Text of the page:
Television History (RTVF 310-0)
This course explores the history of U.S. television, focusing on the three-network era (especially the 1950-1990). It will provide a background into the events surrounding the emergence of TV as a technology, industry, and cultural form. Students study the history of programming genres and narrative forms will especially concentrate on TV's relationship to society and social change since the 1950s.
Intro to Improv, Topics in Improv (RTVF 358-0)
This course explores the key tenets of improv as developed in Chicago-based theaters. Its goal is to help students become more nimble and comfortable making decisions in the moment, both on-stage and off. Students are on their feet, engaging in guided improv exercises that hone the creation of character, environment, dialogue, and narrative structure. The quarter culminates with an improv show performed by the students for an audience of invited peers and colleagues from the Northwestern community.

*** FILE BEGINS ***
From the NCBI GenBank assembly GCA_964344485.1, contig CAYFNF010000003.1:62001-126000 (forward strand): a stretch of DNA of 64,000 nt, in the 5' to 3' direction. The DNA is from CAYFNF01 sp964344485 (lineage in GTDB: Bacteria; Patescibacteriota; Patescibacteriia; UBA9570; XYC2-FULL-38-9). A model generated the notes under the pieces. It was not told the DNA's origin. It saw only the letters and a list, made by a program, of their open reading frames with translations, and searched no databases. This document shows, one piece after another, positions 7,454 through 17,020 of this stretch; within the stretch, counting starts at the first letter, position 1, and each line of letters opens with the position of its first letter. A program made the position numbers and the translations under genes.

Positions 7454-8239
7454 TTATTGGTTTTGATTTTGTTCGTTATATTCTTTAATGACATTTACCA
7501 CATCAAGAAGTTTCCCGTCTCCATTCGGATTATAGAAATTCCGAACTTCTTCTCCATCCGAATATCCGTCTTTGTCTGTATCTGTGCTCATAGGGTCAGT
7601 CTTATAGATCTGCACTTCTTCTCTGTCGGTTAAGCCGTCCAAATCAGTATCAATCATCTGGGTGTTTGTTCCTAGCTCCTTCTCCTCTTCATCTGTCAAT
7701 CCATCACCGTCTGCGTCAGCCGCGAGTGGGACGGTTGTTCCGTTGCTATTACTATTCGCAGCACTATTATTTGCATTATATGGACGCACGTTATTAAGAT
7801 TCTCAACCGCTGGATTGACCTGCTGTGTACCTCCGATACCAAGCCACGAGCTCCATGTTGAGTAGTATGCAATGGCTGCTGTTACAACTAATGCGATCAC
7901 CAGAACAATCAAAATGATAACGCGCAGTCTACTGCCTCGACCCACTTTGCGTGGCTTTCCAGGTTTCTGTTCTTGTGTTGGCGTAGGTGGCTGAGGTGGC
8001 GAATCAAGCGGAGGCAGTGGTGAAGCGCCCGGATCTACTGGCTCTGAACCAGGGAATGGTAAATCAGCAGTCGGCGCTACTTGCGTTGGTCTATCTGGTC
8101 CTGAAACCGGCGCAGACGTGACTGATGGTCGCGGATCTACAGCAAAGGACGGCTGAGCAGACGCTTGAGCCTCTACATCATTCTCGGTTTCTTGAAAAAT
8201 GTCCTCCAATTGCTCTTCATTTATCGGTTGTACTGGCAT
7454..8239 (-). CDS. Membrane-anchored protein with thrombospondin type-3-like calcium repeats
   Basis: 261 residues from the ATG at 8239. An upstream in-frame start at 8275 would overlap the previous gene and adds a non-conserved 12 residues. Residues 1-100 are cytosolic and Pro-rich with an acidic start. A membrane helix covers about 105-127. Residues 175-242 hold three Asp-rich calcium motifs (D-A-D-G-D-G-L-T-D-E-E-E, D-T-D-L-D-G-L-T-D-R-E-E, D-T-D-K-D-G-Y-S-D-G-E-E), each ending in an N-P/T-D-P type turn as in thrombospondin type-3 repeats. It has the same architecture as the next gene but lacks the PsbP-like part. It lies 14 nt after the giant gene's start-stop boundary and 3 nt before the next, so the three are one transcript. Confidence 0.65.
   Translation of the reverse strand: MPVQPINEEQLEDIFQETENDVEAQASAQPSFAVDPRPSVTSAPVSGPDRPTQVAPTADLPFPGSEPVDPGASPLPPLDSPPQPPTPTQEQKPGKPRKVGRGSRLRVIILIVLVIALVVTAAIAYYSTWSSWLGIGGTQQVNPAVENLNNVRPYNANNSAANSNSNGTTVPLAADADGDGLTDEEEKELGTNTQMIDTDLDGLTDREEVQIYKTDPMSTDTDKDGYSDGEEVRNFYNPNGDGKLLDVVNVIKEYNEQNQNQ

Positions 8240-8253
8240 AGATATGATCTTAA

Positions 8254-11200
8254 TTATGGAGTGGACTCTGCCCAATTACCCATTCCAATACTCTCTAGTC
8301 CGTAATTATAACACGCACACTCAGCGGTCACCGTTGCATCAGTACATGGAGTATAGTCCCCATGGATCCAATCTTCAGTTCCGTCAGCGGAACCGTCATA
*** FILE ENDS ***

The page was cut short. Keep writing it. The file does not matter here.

Lighting and Cinematography (RTVF 380-0)
This course teaches students about lighting and cinematography, giving equal weight to theory and practice. Students learn about light, color, lenses, and sensors. In addition to the technical side of cinematography, they also explore the artistic side of this craft by examining framing and composition, light, shadow and color as they apply to the moving image.
Writing the TV Pilot (RTVF 363-0)
In this class, students will pitch and write a TV pilot with an emphasis on developing the "world" of their original series, including creating characters, setting, style, and tone. The course is workshop-centered with a focus on developing collaborative skills within a writers' room-style environment.